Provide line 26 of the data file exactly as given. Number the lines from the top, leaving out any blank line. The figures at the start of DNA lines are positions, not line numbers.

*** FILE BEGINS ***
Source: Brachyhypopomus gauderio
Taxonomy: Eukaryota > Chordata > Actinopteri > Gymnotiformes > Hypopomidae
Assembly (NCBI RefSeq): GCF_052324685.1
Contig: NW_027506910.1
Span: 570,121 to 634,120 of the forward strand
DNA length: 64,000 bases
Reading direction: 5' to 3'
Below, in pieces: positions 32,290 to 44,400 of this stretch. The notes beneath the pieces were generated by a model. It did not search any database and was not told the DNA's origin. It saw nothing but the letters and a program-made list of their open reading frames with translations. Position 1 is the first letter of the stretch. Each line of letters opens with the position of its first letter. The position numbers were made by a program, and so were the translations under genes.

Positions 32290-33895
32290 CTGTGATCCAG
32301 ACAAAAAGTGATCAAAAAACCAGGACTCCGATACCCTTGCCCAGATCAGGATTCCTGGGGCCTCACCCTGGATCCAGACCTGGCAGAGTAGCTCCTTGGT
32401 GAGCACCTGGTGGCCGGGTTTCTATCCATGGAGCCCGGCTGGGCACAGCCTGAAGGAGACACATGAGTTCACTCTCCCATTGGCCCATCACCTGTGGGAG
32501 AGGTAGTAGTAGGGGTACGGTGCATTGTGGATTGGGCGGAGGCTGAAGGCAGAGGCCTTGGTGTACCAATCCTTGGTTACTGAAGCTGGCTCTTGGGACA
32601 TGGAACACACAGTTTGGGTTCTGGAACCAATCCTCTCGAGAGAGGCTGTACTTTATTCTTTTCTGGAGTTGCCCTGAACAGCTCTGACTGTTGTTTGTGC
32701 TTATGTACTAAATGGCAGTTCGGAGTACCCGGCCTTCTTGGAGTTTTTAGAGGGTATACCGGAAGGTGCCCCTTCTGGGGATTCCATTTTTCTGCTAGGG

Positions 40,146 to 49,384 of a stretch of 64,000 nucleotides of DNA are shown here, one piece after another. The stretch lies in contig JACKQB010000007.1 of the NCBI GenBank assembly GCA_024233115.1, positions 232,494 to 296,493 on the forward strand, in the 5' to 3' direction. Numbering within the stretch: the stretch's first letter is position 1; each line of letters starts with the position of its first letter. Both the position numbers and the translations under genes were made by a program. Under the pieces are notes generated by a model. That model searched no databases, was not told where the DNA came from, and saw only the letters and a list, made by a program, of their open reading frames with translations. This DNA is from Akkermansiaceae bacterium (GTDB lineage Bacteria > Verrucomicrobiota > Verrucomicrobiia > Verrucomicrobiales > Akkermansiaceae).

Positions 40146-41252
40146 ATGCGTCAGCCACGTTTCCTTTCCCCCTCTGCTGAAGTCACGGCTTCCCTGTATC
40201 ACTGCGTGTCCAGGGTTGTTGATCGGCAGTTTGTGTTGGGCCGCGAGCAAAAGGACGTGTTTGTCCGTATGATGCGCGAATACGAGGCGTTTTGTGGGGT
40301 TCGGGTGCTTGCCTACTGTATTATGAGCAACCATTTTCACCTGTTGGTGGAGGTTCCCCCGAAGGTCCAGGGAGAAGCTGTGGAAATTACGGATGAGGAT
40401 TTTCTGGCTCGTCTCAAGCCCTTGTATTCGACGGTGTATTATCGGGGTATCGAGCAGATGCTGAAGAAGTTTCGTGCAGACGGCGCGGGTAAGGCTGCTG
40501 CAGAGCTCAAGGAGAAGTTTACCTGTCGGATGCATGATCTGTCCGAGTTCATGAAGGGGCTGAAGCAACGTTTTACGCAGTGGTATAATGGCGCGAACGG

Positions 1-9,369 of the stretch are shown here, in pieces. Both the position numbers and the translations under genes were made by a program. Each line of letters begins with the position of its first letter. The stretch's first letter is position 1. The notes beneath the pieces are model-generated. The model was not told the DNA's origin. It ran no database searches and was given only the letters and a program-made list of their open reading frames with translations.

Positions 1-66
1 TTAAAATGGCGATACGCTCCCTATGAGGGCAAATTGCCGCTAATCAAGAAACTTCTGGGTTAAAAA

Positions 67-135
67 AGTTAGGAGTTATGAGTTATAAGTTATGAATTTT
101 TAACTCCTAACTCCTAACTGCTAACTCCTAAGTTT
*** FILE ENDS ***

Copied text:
Positions 67-135